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The Huntington Bank v. Popovec

Court of Appeals of Ohio, Seventh District

September 23, 2013

THE HUNTINGTON BANK SUCCESSOR BY MERGER WITH SKY BANK, PLAINTIFF-APPELLEE,
v.
DAVID B. POPOVEC, et al., DEFENDANTS-APPELLANT.

Civil Appeal from Common Pleas Court, Case No. 08 CV 1014.

For Plaintiff-Appellee: Attorney Eric Deighton Carlisle, McNellie, Rini, Kramer & Ulrich Co., LPA.

For Defendants-Appellant: Attorney Bruce Broyles.

JUDGES Hon. Mary DeGenaro, Hon. Joseph J. Vukovich, Hon. Cheryl L. Waite.

OPINION

DeGenaro, P.J.

(¶1} Defendants-Appellant, Eva Popovec, appeals the June 6, 2012 judgment of the Mahoning County Court of Common Pleas granting summary judgment in favor of Plaintiff-Appellee, The Huntington National Bank, in a foreclosure action. On appeal, Popovec asserts that summary judgment was improper because she presented evidence demonstrating that Huntington failed to meet a condition precedent to foreclosure, namely that it failed to provide proper notice of default and acceleration, pursuant to the note and mortgage. Huntington counters that Popovec was precluded from contesting the validity of Huntington's notice because she failed to file an answer.

(¶2} Upon review, Huntington is correct and Popovec's assignment of error is meritless. Popovec failed to file an answer in this case and thus has failed to specifically deny Huntington's compliance with the notice provision, pursuant to Civ.R. 9(C). Thus, Huntington's performance of this condition precedent is deemed admitted, and Popovec was barred from later contesting the propriety of Huntington's notice in her brief in opposition to Huntington's motion for summary judgment, and consequently, now on appeal. Accordingly, the judgment of the trial court is affirmed.

Facts and Procedural History

(¶3} On October 3, 2003, Popovec, along with her then-husband David executed and delivered a promissory note to Sky Bank. The note was secured by a mortgage on property located at 6405 Farmington Circle in Canfield. Huntington is Sky Bank's successor by merger.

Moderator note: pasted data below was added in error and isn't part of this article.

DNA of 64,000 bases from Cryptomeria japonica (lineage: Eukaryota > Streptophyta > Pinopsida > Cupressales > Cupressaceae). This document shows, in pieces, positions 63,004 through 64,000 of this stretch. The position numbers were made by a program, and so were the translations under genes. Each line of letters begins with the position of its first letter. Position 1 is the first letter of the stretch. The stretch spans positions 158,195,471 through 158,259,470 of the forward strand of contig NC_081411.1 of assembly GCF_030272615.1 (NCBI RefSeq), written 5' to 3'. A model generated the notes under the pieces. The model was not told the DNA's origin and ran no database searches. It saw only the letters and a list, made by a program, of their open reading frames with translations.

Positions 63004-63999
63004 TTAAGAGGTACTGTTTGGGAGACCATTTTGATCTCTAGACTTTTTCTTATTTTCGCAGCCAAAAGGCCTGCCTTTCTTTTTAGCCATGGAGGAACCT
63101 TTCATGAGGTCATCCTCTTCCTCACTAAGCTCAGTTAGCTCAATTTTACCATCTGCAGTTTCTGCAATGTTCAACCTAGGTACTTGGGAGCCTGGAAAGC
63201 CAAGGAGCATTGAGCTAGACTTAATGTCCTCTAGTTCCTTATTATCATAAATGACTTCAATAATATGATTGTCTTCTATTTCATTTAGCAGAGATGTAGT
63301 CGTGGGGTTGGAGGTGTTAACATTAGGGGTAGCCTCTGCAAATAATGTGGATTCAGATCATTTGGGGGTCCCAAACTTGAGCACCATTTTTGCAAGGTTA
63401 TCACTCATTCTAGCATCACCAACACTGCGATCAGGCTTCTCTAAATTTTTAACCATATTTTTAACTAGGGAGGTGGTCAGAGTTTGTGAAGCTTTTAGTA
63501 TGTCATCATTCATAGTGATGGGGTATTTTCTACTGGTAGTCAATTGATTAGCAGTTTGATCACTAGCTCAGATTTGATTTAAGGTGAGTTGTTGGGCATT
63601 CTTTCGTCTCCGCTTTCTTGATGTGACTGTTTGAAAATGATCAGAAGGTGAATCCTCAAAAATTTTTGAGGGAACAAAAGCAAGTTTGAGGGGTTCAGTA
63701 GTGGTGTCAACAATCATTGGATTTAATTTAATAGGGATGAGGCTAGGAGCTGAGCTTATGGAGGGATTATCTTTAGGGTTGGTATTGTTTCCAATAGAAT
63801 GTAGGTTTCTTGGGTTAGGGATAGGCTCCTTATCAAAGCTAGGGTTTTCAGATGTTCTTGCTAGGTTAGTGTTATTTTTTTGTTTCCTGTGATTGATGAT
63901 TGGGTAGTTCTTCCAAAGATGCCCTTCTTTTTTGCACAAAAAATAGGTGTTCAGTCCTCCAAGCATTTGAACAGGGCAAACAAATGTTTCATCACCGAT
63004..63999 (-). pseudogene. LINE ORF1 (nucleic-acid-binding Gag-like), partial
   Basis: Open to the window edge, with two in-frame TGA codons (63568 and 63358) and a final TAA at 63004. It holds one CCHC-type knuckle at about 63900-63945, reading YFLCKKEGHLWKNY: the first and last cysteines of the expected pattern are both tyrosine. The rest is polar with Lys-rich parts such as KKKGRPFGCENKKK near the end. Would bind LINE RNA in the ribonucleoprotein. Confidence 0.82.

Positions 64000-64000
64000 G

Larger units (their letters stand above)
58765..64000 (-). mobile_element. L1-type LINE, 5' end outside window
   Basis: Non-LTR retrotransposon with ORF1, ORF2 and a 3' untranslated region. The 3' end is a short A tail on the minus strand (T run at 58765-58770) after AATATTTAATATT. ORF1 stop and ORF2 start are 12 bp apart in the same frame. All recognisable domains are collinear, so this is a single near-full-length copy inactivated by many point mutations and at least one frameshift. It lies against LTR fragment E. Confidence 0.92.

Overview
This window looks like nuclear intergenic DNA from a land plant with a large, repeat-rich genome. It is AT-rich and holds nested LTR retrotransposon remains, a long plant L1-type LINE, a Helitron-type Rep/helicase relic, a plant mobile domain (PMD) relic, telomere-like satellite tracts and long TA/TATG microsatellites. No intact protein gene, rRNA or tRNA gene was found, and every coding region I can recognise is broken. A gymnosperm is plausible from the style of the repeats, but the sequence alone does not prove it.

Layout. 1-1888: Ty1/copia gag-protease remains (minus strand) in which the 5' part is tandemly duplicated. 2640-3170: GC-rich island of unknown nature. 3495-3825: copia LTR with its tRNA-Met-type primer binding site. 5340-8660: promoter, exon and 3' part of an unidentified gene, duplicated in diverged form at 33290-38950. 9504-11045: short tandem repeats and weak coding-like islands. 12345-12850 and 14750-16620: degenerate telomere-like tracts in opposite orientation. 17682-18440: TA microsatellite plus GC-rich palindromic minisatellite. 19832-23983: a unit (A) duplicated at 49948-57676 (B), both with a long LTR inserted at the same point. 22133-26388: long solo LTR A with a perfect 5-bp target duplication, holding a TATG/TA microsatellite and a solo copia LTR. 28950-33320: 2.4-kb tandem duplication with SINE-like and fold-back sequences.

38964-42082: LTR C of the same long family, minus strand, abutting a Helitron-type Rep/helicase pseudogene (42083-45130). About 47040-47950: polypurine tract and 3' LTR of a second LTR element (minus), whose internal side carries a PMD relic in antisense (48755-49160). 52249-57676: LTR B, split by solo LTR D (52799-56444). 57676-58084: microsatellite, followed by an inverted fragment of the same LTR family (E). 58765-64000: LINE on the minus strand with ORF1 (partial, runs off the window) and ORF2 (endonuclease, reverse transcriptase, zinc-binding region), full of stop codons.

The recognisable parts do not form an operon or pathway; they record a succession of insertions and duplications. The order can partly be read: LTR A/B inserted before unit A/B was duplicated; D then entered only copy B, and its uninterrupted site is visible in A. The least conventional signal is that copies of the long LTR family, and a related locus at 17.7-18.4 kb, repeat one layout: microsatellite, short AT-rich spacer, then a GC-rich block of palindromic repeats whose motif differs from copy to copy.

(¶4} On March 12, 2008, Huntington filed a complaint for foreclosure, naming, among others, Popovec as a defendant and asserting that Popovec had defaulted on the Note and owed $182, 642.82 plus interest. In the Complaint, Huntington generally pled that it had satisfied all conditions precedent to filing the foreclosure action. Popovec was properly served with the summons and complaint.

(¶5} After no answer was filed, Huntington filed a motion for default judgment which was granted by the trial court on June 19, 2008. Therein the trial court noted that Popovec had filed for bankruptcy, listing Huntington's claim, and that as a result no money judgment could be entered against Popovec.

(¶6} The initial order of sale was recalled. On June 3, 2011, just before the property was again set to be sold at sheriffs sale, Popovec filed a motion to vacate the default judgment. The trial court stayed the sale pending ruling on the motion. As her meritorious defense in her 60(B) motion, Popovec alleged that Huntington was not the real party in interest. She asked the trial court to vacate the June 19, 2008 order granting default judgment under Civ.R. 60(B)(5), the so-called "catch-all" provision, and sought leave to file an answer setting forth her meritorious defense. Huntington filed a brief in opposition and Popovec replied, alleging additionally that since Huntington was merely a servicer and not the real party in interest that it could not have provided Popovec notice of default pursuant to the terms of the promissory note.

(¶7} On October 27, 2011, the magistrate issued a decision granting Popovec's 60(B) motion to afford her "the opportunity to present her meritorious defense(s)."

(¶8} When five months went by and Popovec had still not filed an answer or responsive pleading, Huntington filed a motion for summary judgment. It alleged that there was no genuine issue of material fact: Popovec defaulted on the note and mortgage by failing to pay; and Huntington properly exercised its option to accelerate the unpaid balance of the note and proceed with foreclosure. Attached to its motion for summary judgment were the affidavit of Clair Turk, an authorized signer for Huntington, the acceleration and ...


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